In part 1 of my interview with Stoll we discussed his adjusting to life in the private sector, the fact that he doesn’t enjoy the billable hour part of private practice (just like every other attorney I know) and we discussed politics a bit, as well as the U.S. economy and innovation policy. Part 2 of my interview, which appears below, picks up where we left off discussing Presidential politics and the buzz that engulfs D.C. every 4 years. We then move on to talk about how innovation drives the U.S. economy and I get his thoughts on why we haven’t seen a great new technology that has spawned an entirely new industry as we have coming out of so many recessions in the past. We then finish part 2 discussing changes to the patent examination process and how to streamline the examination process.
On Monday, April 30, 2007, the United States Supreme Court issued its final decision in the matter of KSR v. Teleflex, which overruled the Federal Circuit’s application of the so-called “teaching, suggestion, motivation” rule (or simply TSM) as it applies to determining whether an invention is obvious. This 5th Anniversary of the ruling provides an opportunity to revisit the decision and where we have come since. This will be a recurring theme this week on IPWatchdog.com as we look at the law of obviousness in the wake of this infamous decision.
At least for the last generation (and likely longer) no other Supreme Court case in the patent arena has been nearly as influential as the Court’s decision in KSR v. Teleflex. This is because obviousness is where the rubber meets the road for the patentability of inventions. It is not enough that the invention is different; it also must also be non-obvious. TSM sought to inject objectivity into the obviousness analysis, and did so rather successfully. There were from time to time patents granted on inventions that would make you scratch your head and wonder, but was that any reason to remove objectivity from the obviousness analysis? No, but that is what the Supreme Court did when they issued the KSR decision, taking many by surprise.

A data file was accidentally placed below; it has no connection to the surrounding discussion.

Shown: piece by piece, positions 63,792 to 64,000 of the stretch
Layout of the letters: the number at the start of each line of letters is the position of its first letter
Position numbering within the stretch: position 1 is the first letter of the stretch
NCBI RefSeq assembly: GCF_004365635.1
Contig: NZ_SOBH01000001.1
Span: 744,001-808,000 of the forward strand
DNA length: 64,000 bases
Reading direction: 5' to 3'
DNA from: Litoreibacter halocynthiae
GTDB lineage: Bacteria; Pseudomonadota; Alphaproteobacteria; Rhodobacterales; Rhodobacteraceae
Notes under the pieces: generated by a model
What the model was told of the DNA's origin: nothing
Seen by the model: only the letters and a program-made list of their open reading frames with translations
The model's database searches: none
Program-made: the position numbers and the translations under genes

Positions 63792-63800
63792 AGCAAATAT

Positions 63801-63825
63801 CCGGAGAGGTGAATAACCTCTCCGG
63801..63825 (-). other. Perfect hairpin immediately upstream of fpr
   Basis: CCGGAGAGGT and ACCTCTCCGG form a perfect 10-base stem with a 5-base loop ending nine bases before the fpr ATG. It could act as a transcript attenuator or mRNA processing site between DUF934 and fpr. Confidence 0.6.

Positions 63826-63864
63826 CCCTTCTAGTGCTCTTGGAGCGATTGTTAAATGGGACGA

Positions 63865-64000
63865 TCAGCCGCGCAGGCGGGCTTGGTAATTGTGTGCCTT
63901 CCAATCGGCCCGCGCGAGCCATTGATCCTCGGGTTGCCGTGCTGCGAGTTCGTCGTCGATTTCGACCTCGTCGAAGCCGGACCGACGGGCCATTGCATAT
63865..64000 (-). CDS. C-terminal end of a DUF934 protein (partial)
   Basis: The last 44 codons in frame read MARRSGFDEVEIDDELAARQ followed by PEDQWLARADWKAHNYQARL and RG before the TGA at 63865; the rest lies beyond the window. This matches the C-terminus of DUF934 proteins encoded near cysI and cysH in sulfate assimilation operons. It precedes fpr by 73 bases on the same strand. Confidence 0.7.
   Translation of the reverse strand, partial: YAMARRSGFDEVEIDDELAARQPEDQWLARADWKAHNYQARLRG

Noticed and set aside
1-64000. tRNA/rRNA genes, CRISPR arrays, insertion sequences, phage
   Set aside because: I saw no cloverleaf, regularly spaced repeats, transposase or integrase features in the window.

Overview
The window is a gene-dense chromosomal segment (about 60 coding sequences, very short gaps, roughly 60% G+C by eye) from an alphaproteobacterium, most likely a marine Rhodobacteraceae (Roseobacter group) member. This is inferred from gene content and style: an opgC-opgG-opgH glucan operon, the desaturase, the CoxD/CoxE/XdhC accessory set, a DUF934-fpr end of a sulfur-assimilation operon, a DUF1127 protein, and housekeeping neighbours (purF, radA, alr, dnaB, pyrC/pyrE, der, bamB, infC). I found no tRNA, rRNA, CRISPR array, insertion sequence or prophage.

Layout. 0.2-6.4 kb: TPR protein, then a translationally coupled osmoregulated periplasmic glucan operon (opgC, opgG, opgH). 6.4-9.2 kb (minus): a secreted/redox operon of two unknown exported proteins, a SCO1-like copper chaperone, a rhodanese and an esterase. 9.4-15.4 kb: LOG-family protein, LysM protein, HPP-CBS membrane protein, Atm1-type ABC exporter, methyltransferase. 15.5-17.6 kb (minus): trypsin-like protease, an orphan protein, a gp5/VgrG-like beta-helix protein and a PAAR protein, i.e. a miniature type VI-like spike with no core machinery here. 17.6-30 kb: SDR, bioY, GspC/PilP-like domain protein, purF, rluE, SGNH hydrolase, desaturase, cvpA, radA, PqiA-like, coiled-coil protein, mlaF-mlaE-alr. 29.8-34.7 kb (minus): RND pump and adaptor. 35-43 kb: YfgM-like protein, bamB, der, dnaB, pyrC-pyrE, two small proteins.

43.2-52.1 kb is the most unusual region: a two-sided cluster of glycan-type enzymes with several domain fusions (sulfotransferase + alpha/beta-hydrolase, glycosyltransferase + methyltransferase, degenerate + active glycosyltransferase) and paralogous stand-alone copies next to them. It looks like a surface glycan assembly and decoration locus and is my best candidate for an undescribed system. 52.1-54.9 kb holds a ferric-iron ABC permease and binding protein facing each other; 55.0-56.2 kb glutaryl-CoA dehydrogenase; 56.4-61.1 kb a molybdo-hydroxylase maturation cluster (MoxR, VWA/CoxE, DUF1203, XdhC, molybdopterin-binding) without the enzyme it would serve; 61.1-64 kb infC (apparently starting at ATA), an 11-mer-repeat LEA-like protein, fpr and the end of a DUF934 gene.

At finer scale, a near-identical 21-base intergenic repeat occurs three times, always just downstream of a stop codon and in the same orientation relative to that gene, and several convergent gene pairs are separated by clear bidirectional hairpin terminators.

Yes, it was I. The former Borat applying patent examiner turned law student. See Prior Borat: Non-traditional Prior Art Rejections! I understand why this rejection has garnered such attention. The salacious image relied upon in the rejection looks almost out of place. But as a matter of prior art, such rejections are commonplace. Publications like the Borat image, referred to as non-patent literature, are relied upon merely to teach structure (i.e., compare the structure depicted in the published image to the claims). But rejections relying on NPL often require much greater leaps of logic.
For example, consider Sakraida v. AG Pro, Inc., 425 U.S. 273, 275 n.1. In this patent infringement suit, the Supreme Court, relying on the examiner’s application of an ancient tale from Greek mythology, held patent No. 3,223,070 invalid. The patent in question, entitled “Dairy Establishment,” taught a water flush system to remove cow manure from the floor of a dairy barn. The examiner applied a myth describing the fifth labor of Heracles, wherein a stream was re-routed to the floors of the Augean stables to clean up after immortal livestock. This is a clever rejection, relying on a Greek myth to describe a system that is old and known in the art that is well within the bounds of both the MPEP and the common law. Suddenly, using popular cultural references as teachings seems obvious.